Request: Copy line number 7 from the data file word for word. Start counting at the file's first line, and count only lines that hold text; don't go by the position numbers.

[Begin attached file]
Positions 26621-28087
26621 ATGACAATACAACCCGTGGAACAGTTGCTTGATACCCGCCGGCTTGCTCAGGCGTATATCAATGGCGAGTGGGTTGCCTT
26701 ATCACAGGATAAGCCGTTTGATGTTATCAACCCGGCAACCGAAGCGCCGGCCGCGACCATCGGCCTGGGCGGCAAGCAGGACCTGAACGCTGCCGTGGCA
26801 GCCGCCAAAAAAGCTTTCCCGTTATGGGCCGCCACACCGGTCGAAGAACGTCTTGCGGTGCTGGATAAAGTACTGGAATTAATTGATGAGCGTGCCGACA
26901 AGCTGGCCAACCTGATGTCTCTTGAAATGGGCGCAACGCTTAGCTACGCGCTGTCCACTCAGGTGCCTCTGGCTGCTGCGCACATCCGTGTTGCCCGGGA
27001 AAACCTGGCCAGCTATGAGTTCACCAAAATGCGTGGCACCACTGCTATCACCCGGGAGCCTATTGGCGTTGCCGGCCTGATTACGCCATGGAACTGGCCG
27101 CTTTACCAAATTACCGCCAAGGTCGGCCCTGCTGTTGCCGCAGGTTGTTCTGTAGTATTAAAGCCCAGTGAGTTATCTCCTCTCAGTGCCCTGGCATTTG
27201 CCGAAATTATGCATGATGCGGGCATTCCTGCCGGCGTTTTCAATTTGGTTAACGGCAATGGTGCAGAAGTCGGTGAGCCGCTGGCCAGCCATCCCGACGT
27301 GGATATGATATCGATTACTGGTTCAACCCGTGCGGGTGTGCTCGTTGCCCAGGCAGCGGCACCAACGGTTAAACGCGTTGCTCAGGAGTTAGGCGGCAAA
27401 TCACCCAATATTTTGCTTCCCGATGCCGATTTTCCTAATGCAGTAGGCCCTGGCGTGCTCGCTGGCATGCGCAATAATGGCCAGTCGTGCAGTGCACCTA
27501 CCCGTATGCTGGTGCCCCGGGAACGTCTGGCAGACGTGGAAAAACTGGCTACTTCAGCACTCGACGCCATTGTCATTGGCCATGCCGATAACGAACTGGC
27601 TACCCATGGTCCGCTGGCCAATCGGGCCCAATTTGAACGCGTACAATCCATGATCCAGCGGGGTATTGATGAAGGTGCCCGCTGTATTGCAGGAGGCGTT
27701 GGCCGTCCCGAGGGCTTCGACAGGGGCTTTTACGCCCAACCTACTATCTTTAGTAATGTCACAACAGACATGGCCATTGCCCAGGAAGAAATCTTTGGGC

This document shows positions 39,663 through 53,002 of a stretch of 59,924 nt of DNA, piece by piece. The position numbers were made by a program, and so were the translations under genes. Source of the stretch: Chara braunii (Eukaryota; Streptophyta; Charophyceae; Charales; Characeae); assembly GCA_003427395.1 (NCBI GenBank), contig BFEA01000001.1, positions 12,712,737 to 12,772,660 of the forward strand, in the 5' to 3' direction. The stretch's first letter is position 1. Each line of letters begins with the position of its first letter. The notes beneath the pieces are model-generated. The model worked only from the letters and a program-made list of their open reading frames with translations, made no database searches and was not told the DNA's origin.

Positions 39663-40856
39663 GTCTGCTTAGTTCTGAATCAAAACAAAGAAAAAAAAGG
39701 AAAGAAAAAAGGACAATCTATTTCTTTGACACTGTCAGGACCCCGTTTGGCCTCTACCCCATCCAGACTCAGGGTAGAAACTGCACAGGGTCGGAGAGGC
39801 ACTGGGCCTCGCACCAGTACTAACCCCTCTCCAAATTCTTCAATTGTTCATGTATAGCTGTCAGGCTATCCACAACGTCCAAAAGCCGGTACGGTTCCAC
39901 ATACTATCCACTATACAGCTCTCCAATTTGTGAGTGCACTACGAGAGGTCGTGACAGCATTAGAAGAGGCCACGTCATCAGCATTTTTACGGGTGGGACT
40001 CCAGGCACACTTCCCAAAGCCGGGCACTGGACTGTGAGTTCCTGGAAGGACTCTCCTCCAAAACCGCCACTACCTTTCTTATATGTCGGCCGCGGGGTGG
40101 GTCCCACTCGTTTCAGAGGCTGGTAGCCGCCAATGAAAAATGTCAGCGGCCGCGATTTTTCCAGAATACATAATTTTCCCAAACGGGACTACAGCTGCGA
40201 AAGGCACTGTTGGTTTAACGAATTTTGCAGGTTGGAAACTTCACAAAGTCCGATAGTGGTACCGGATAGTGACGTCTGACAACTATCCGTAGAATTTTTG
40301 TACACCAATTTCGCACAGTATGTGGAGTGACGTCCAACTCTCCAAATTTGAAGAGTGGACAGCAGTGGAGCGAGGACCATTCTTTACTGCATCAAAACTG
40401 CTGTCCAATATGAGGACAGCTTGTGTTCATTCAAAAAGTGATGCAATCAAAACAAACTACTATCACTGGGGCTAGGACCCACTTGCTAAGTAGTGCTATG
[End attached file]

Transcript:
27101 CTTTACCAAATTACCGCCAAGGTCGGCCCTGCTGTTGCCGCAGGTTGTTCTGTAGTATTAAAGCCCAGTGAGTTATCTCCTCTCAGTGCCCTGGCATTTG